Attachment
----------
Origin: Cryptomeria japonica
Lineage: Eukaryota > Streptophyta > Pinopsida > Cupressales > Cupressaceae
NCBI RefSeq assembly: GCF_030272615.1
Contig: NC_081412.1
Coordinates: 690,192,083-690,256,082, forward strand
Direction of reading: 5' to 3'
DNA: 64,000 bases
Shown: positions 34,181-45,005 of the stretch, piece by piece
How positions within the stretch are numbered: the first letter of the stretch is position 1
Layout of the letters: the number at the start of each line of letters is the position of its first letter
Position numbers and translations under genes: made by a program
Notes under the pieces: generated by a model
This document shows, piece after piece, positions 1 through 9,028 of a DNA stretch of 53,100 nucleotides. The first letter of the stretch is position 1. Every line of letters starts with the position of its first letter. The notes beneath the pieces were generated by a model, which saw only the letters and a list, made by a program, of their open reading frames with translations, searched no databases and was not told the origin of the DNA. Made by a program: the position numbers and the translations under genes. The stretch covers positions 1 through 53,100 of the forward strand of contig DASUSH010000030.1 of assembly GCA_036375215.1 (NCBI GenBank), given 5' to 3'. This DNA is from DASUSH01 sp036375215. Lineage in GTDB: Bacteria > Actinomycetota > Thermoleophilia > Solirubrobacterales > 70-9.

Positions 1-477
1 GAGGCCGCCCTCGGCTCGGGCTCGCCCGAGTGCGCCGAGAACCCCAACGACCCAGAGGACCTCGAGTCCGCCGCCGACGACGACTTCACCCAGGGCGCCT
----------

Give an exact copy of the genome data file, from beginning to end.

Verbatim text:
Origin: Cryptomeria japonica
Lineage: Eukaryota > Streptophyta > Pinopsida > Cupressales > Cupressaceae
NCBI RefSeq assembly: GCF_030272615.1
Contig: NC_081412.1
Coordinates: 690,192,083-690,256,082, forward strand
Direction of reading: 5' to 3'
DNA: 64,000 bases
Shown: positions 34,181-45,005 of the stretch, piece by piece
How positions within the stretch are numbered: the first letter of the stretch is position 1
Layout of the letters: the number at the start of each line of letters is the position of its first letter
Position numbers and translations under genes: made by a program
Notes under the pieces: generated by a model
This document shows, piece after piece, positions 1 through 9,028 of a DNA stretch of 53,100 nucleotides. The first letter of the stretch is position 1. Every line of letters starts with the position of its first letter. The notes beneath the pieces were generated by a model, which saw only the letters and a list, made by a program, of their open reading frames with translations, searched no databases and was not told the origin of the DNA. Made by a program: the position numbers and the translations under genes. The stretch covers positions 1 through 53,100 of the forward strand of contig DASUSH010000030.1 of assembly GCA_036375215.1 (NCBI GenBank), given 5' to 3'. This DNA is from DASUSH01 sp036375215. Lineage in GTDB: Bacteria > Actinomycetota > Thermoleophilia > Solirubrobacterales > 70-9.

Positions 1-477
1 GAGGCCGCCCTCGGCTCGGGCTCGCCCGAGTGCGCCGAGAACCCCAACGACCCAGAGGACCTCGAGTCCGCCGCCGACGACGACTTCACCCAGGGCGCCT